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When matters of the heart matter most, recommend TYLENOL®

TYLENOL® may be a good analgesic choice for patients with certain cardiovascular conditions1

92.1 million American adults have at least one type of cardiovascular disease2

When recommending an analgesic, it’s important to consider patients’ heart risks. The combination of certain pain relievers with some medicinal therapies can interfere with cardiovascular treatment. Because of its safety and analgesic efficacy, the American Heart Association has identified acetaminophen as a first-line pain relief option for patients with, or at high risk for, cardiovascular disease.3*

Nearly half of all US adults are hypertensive4

Even after diagnosis, 65% of hypertensive patients surveyed used NSAIDs or a medicine other than acetaminophen most often for pain or fever.5 NSAIDs may affect blood pressure, putting these patients at increased risk.6-9

Watch how NSAIDs can affect the kidneys and increase blood pressure—and see how TYLENOL® works differently6-9

NSAIDs, like ibuprofen, can increase blood pressure and the risk of heart attack and stroke6

NSAIDs can affect both COX-1 and COX-2 in the kidneys. In people with some compromise of renal blood flow, NSAID inhibition of COX-1 constricts blood flow to the kidneys and can result in reduced renal perfusion. Inhibition of COX-2 can promote sodium and fluid retention.8,9

NSAIDs can interact with certain antihypertensives, such as diuretics and ACE inhibitors6,7

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More than 45% of patients with high blood pressure take an antihypertensive that can interact with NSAIDs10

Patients who take an antihypertensive and an NSAID together may experience decreased antihypertensive efficacy.6-9

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Over 80% of patients surveyed with high blood pressure are unaware that NSAIDs can interfere with antihypertensives5

NSAIDs can interfere with the blood pressure-lowering efficacy of diuretics and ACE inhibitors.11

TYLENOL® won’t compromise blood pressure control or interfere with certain high blood pressure medications the way NSAIDs sometimes can6,7

Visit the Resource Library to explore patient and practice support resources.

Cardiovascular Disease Icon

TYLENOL® is an appropriate analgesic choice for patients with hypertension.6,12

Updated NSAID warnings: help your patients understand risks

The U.S. Food and Drug Administration (FDA) required an update to the Drug Facts labeling of all adult and pediatric non-aspirin OTC nonsteroidal anti-inflammatory drugs (NSAIDs), for example Motrin®, Advil®, and Aleve® products. These strengthen and expand existing warnings relating to the risk of heart attack and stroke associated with NSAIDs.13

TYLENOL® does not have a cardiovascular risk warning on its label

Download the NSAID Warning Comparison Guide for more information.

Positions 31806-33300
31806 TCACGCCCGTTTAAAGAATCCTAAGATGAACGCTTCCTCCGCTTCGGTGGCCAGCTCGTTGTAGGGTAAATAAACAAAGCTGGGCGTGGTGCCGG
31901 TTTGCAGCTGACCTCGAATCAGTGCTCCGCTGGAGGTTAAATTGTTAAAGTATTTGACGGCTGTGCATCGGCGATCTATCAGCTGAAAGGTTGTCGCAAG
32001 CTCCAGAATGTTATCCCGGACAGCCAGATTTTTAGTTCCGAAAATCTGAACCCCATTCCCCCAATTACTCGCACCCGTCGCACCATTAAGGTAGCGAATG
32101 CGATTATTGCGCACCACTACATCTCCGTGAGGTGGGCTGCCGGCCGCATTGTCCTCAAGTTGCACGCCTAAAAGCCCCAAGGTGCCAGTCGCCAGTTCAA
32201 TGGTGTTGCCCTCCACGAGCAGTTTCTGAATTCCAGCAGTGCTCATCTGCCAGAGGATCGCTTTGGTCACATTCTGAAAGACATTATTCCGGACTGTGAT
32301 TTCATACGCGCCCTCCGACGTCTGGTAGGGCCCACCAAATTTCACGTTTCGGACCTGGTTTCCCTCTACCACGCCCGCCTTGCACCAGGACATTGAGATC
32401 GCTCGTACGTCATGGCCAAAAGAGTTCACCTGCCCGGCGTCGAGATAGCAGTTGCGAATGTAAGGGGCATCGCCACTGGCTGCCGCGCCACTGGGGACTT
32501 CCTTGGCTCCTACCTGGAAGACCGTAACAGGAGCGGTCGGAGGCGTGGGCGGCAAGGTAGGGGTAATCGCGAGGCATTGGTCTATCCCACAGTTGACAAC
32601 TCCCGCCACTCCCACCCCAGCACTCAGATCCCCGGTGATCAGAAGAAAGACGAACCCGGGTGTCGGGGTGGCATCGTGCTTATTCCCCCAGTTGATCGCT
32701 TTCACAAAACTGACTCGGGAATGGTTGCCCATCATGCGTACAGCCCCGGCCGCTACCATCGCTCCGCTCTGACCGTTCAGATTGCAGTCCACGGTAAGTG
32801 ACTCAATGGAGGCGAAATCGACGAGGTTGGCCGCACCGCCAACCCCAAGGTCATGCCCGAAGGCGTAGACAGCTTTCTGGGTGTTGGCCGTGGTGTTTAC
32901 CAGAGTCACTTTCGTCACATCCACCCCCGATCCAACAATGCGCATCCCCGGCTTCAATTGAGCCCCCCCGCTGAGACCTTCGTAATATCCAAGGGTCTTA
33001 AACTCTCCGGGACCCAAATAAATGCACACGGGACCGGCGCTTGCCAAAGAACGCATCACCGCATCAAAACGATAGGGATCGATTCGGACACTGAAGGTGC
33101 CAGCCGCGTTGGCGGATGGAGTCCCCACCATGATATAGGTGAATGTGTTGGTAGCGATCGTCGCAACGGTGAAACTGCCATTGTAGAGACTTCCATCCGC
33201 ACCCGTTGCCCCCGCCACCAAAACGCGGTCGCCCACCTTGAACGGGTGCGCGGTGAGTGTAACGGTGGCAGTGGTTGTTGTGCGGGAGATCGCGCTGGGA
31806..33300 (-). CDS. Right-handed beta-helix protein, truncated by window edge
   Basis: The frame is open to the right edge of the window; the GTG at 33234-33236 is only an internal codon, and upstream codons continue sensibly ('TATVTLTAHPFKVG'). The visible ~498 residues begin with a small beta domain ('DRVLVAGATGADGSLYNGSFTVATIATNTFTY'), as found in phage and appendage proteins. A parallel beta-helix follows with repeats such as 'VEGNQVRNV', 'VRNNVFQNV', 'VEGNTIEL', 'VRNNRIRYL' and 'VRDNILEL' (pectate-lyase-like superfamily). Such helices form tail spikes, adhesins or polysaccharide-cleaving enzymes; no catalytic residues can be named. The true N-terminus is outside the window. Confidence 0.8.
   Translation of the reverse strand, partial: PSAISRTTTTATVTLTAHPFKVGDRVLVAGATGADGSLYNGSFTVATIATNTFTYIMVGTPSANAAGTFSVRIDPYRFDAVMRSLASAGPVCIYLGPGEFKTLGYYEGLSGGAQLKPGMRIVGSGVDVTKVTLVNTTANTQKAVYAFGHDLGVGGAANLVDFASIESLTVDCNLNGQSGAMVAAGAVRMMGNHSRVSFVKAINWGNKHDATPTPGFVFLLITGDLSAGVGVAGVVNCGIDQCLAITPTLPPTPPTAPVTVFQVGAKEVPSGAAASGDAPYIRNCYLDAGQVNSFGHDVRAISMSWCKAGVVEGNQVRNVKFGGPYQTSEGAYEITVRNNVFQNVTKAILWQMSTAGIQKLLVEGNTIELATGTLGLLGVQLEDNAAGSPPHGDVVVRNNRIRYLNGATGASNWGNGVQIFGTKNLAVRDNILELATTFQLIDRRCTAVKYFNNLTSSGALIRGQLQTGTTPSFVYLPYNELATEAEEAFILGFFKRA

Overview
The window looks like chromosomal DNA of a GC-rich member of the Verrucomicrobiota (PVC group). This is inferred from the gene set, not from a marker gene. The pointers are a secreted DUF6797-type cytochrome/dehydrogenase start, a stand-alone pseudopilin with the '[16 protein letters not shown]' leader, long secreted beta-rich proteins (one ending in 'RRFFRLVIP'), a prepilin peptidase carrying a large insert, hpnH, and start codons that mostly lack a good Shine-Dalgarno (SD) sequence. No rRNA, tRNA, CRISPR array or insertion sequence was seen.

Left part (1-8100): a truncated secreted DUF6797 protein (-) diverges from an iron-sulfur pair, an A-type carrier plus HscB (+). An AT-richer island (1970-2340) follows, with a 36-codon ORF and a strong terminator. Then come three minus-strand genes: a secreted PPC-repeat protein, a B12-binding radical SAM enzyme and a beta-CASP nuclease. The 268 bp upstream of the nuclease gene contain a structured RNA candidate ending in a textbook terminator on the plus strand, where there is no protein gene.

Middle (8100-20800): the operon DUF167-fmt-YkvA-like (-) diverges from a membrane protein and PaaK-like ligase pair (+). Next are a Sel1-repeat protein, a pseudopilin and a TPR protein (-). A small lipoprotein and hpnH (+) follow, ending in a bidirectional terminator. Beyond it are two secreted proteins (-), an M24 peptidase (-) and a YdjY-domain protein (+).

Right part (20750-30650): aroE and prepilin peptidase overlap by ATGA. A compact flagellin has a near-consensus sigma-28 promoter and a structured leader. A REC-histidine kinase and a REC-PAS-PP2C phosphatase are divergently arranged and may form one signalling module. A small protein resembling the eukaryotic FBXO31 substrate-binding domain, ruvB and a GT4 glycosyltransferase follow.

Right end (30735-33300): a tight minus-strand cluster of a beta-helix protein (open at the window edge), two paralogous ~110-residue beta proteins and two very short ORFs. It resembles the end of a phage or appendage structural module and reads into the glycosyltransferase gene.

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*When symptoms are not controlled by nonpharmacological approaches.
†2016 consumer survey conducted for Johnson & Johnson Consumer Inc. among patients aged 45+. Data on file.

REFERENCES: 1. Catella-Lawson F, Reilly MP, Kapoor SC, et al. Cyclooxygenase inhibitors and the antiplatelet effects of aspirin. N Engl J Med. 2001;345(25):1809-1817. 2. American Heart Association. Heart disease and stroke statistics 2017 at-a-glance. Accessed January 12, 2018. 3. Antman EM, Bennett JS, Daugherty A, Furberg C, Roberts H, Taubert KA. Use of nonsteroidal anti-inflammatory drugs: an update for clinicians: a scientific statement from the American Heart Association. Circulation. 2007;115(12):1634-1642. 4. American College of Cardiology. New ACC/AHA high blood pressure guidelines lower definition of hypertension. Accessed January 12, 2018. 5. Data on file. Johnson & Johnson Consumer Inc., McNeil Consumer Healthcare Division. 2017. 6. Elliott WJ. Drug interactions and drugs that affect blood pressure. J Clin Hypertens. 2006;8(10):731-737. 7. Radack KL, Deck CC, Bloomfield SS. Ibuprofen interferes with the efficacy of antihypertensive drugs. Ann Intern Med. 1987;107:628-635. 8. Bugge JF. Renal effects and complications of NSAIDs for routine post-operative pain relief: increased awareness of a real problem is needed. Bailliere’s Clinical Anesthesiology. 1995;9(3):483-492. 9. Weir MR. Renal effects of nonselective NSAIDs and coxibs. Cleve Clin Q. 2002;69 Suppl 1:SI53-SI58. 10. Miller GE, Doshi A. Diuretic use in the treatment of hypertension, by selected population characteristics, 2003. Medical Expenditure Panel Survey. Statistical Brief #119. 2006. 11. Kalafutova S, Juraskova B, Vlcek J. The impact of combinations of non-steroidal anti-inflammatory drugs and anti-hypertensive agents on blood pressure. Adv Clin Exp Med. 2014;23(6):993-1000. 12. Horn JR, Hansten PD. NSAIDs and antihypertensive agents. Pharmacy Times. 2006. Published April 2, 2006. Accessed January 5, 2017. 13. U.S. Food and Drug Administration. FDA strengthens warning of heart attack and stroke risk for non-steroidal anti-inflammatory drugs. Accessed January 12, 2018. 14. Rahman MM, Kopec JA, Cibere J, Goldsmith CH, Anis AH. The relationship between osteoarthritis and cardiovascular disease in a population health survey: a cross-sectional study. BMJ Open. 2013;3(5):e002624.